Money Matters: How Some Students Manage Their Finances |
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Posted on 16 Feb '24

Money Matters: How Some Students Manage Their Finances

Worried about how you’ll manage costs during your studies? Whether you’re covering the costs of your studies on your own, have help in the form of funding or are working while you study, some planning and budgeting can go a long way in keeping you on track.

Money management is unique to each person and will depend hugely on your own circumstances, but hearing from other people might give you some inspiration. We have two postgraduate students in the UK tell you how they managed money during their studies. We’ve tried giving you different perspectives, but we want to highlight that these are based on personal experiences and the same might not necessarily work for you.

Izzy – Make sure to budget some money for fun things

Course: PhD in Microbiology

Status: Home student

Funding: Research Council studentship

“I’m really fortunate to be on a funded PhD programme that covers my key costs. These include the tuition fees to my university, a travel budget for training and conferences, a consumables budget for specialist equipment in the lab and a university owned laptop for data analysis. I use my monthly stipend to cover my costs of living and over a third is spent on rent. Another significant amount goes towards my weekly food shop. I go to university most days, so I end up spending about £40 a month for a student bus pass as well. I make sure to use some of my stipend on fun things too, like attending fitness classes (approximately £6-10), dinners out with course mates and trips away at the weekend to see my friends (with a railcard, approximately £20-30)."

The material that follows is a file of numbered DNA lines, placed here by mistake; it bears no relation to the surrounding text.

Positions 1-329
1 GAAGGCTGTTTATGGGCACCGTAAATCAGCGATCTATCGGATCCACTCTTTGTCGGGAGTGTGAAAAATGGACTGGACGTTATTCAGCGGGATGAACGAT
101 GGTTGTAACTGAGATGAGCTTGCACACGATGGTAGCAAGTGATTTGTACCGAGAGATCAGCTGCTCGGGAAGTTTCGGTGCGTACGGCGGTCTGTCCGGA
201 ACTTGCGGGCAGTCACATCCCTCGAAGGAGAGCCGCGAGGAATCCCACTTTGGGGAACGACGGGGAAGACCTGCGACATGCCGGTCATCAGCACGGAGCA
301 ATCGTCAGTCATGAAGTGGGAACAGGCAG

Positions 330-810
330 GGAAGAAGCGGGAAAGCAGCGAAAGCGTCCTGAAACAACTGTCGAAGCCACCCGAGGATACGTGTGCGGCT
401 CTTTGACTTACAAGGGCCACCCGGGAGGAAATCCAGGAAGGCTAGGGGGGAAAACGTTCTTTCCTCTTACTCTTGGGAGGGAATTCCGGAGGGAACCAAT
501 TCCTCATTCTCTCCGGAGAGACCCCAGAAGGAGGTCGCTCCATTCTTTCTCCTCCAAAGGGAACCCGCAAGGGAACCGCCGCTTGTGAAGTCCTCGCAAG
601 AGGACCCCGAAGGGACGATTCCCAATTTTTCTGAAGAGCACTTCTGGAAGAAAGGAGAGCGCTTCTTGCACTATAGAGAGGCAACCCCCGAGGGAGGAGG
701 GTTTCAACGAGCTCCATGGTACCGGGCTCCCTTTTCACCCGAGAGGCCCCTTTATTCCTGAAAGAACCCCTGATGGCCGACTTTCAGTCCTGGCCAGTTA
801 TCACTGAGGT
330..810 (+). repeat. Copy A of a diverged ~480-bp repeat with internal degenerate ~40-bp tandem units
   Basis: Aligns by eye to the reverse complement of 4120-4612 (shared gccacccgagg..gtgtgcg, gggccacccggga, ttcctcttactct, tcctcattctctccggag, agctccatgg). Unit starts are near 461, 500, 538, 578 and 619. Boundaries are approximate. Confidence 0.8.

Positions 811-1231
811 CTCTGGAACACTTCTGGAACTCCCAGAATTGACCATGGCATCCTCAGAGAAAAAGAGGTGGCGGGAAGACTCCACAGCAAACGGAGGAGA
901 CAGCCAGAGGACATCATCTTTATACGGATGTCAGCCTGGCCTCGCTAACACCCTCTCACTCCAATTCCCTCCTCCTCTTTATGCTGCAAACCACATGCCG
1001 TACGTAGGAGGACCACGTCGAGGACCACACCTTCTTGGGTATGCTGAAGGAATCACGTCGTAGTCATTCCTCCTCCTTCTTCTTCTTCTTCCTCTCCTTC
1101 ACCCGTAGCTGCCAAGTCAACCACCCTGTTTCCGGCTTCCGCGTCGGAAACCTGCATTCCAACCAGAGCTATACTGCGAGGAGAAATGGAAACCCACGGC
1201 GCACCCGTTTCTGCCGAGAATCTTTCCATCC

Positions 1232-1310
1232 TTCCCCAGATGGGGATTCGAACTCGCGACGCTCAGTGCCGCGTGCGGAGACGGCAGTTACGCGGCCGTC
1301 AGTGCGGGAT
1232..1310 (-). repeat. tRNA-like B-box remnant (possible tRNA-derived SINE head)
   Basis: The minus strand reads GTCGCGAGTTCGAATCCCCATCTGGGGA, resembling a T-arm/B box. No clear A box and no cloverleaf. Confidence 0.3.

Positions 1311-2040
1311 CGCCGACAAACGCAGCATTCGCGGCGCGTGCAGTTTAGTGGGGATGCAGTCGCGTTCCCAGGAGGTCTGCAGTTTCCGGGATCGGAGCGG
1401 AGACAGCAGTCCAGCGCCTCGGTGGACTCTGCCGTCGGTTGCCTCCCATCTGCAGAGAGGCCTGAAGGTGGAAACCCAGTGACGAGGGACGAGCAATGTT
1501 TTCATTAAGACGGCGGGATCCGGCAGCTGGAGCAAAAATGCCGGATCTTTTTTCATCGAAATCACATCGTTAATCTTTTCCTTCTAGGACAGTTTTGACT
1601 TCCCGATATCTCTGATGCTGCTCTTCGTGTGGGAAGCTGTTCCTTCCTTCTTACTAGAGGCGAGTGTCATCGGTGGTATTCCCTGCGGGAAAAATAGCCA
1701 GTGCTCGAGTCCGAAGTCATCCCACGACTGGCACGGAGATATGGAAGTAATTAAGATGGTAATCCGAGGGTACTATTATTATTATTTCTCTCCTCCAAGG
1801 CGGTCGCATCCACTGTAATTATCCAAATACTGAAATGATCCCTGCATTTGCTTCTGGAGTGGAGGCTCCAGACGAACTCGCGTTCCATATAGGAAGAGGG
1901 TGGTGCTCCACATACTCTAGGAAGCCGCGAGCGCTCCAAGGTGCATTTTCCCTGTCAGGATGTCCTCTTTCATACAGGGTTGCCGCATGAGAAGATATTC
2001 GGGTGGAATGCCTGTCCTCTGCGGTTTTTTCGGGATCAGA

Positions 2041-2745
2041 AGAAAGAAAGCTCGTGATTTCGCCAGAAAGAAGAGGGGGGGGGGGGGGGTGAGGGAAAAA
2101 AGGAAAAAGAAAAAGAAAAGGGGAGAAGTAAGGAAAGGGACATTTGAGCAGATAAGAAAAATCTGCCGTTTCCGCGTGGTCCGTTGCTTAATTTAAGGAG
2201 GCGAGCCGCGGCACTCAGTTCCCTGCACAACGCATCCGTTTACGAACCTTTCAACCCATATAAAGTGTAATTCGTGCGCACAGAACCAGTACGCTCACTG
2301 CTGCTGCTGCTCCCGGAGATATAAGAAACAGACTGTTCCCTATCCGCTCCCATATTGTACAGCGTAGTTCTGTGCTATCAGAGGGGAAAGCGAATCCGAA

However, Research Council studentships are highly competitive. If you don’t manage to get a fully funded PhD then you might be able to get partial funding such as a fee waiver. But if you end up self-funding, make sure to take advantage of everything you’re eligible for like the UK Government’s PhD loan, grants from charities and trusts and university scholarships.

Taru – Keep an emergency fund to get home

Course: MA Global Journalism (2021)

Status: International student

Funding: Self-funded

“Even though I would have liked to work, I was studying in the middle of a global pandemic which meant opportunities were few and far between. This didn’t mean covering costs was impossible but only that I was on a tighter budget. Full disclosure, I had the support of my family as well, but I pooled in the money I had saved with some family savings to give me a monthly budget. As an international student, my tuition fee and student accommodation costs were paid upfront before I travelled to the UK. When I was finally here there wasn’t really much to do between multiple lockdowns but my monthly groceries would come up to about £200 and I would give myself another £100 for little treats like takeout coffees and meals and the occasional online shopping spree. I also made sure I always had an emergency fund with just enough money for a flight home.”

Even though this is the story of a Masters student, it is also common for PhD students to go down the self-funding route. Often self-funded PhD students choose to work while they study if they can. You could work part-time, full-time or at your own university (for example as a research assistant). We have some tips on how to juggle work and study so you can make most effective use of your time.

We understand that self-funding as an international PhD student is a huge commitment and not possible for everyone. There are international scholarships, grants and funding available for you and can work while you study (capped at 20 hours a week).

However you choose to fund your PhD, we hope these stories have given you some insight into how other people did it and we’ve got some more budgeting tips for you as well!

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Last Updated: 16 February 2024